The Unsung Heroes of the Civil Rights Movement Project is collecting visual histories of the many people who stood beside Civil Rights leaders such as Dr. Martin Luther King, Jr., Rosa Parks, Medgar Evers, John Lewis, Fannie Lou Hamer and others from the 1950s, 1960s, and 1970s. While the names of these "unsung heroes" are less familiar, their stories and recollections represent the pervasive courage and strength of the thousands of people who struggled for equality. Their stories will add to the rich history of the struggle for social justice and this struggle's impact on the nation and the world.
With voices from traditional battlegrounds in the South, to those of Movement activists on the West Coast, in the Midwest, and throughout the Northeast, this project will offer one of the most comprehensive movement archives to date. Because it has been more than fifty years since some of these individuals served as foot soldiers in the battle for freedom and democracy, capturing these narratives is urgently needed because many are elderly and some have health challenges. Without action, their stories may be lost to the passage of time.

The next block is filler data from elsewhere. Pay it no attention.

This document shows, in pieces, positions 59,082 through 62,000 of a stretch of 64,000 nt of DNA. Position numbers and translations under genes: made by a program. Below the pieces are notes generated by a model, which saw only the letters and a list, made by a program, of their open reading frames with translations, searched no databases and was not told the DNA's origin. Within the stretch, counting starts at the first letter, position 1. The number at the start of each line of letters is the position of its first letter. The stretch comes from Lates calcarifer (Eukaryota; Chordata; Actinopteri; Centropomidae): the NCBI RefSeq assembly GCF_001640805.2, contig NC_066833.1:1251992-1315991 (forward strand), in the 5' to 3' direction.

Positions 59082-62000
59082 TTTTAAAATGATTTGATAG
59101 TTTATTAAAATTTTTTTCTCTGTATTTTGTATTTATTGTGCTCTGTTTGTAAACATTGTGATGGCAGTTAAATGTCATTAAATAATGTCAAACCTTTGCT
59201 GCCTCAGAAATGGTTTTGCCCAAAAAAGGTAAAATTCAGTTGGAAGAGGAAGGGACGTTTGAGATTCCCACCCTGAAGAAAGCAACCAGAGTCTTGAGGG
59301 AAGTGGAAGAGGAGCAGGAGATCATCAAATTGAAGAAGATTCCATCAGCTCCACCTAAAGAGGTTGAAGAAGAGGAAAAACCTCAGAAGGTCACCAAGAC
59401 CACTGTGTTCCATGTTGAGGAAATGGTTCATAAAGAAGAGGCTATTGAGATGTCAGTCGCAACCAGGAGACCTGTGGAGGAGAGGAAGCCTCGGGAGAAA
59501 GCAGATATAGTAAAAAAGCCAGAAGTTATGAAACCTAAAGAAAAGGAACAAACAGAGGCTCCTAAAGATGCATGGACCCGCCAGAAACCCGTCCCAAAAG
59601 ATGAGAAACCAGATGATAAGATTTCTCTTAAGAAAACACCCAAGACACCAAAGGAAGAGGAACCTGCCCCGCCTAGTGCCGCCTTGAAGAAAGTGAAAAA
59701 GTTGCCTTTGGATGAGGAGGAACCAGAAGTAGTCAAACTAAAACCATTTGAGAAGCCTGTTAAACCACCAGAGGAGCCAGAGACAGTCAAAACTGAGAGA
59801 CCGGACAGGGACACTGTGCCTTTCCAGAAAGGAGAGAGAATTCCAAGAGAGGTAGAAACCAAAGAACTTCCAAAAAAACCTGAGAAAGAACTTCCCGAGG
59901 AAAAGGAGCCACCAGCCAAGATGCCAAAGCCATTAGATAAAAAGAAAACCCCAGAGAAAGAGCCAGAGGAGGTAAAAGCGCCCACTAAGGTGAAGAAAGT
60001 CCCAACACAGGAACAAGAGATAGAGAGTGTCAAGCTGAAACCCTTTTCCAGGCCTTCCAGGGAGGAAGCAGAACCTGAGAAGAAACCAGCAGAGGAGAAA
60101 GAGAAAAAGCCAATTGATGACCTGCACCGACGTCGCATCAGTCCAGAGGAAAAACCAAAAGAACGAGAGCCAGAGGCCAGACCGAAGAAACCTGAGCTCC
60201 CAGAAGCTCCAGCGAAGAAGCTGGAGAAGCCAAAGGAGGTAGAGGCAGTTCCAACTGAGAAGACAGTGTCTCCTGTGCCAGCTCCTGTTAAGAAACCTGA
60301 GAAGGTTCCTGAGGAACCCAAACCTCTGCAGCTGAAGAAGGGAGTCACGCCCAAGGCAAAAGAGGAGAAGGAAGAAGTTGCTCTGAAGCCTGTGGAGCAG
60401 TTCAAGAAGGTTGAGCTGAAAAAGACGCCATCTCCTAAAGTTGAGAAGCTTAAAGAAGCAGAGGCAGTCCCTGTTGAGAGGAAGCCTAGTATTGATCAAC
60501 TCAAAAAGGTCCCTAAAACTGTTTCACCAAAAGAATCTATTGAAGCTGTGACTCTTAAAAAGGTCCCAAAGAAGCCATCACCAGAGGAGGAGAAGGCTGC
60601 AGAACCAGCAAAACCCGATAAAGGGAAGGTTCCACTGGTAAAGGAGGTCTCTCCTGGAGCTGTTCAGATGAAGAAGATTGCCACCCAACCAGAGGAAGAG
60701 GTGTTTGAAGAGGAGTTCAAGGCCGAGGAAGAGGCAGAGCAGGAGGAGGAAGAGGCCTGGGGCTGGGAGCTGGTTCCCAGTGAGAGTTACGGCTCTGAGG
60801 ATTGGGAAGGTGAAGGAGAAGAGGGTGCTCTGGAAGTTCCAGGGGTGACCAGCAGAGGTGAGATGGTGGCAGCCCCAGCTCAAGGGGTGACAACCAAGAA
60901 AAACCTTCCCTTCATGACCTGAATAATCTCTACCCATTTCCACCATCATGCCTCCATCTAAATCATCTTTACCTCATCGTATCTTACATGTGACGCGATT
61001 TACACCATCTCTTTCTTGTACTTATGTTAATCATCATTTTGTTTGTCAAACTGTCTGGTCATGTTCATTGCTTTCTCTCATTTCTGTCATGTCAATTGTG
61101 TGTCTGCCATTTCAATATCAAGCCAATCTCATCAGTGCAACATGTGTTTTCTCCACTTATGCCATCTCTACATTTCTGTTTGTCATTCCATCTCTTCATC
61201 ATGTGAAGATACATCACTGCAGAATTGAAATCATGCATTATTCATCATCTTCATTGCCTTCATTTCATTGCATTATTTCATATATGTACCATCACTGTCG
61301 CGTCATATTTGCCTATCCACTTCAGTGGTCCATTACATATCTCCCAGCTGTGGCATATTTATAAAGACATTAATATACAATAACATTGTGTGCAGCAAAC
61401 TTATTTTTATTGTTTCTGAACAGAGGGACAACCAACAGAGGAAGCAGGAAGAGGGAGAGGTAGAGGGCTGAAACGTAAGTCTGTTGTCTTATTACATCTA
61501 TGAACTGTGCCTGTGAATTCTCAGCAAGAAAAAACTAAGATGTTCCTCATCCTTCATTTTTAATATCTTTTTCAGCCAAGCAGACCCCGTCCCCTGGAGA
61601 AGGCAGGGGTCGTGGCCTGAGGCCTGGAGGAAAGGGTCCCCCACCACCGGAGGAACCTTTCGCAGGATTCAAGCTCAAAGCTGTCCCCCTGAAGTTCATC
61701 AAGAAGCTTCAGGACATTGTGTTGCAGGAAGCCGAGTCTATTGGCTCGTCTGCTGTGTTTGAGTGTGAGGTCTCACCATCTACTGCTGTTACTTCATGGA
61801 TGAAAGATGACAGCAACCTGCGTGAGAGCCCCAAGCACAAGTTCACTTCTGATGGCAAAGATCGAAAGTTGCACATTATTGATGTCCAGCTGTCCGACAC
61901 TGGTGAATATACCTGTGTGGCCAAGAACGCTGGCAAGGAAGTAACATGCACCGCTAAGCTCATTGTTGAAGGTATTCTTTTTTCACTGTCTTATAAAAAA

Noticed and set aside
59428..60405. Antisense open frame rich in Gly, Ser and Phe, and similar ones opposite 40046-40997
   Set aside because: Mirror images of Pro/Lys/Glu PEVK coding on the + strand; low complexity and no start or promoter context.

The Unsung Heroes Project is planned as a national project that will span six decades of history: from 1960 to 1980 in its initial phase, and from 1980 to the present in its second phase.
Building a Legacy
The Unsung Heroes Project is preserving stories of courage and resistance that otherwise would be lost. Perhaps one of the most important messages of these stories is how, in the face of insurmountable odds during the Jim Crow and Civil Rights eras, individuals reached deep down and found the courage to stand up and fight for change. In an era when we are seeing a marked increase in racism and prejudice against all people of color, these stories are often inspirational and provide a sense of hope in the face of overwhelming odds.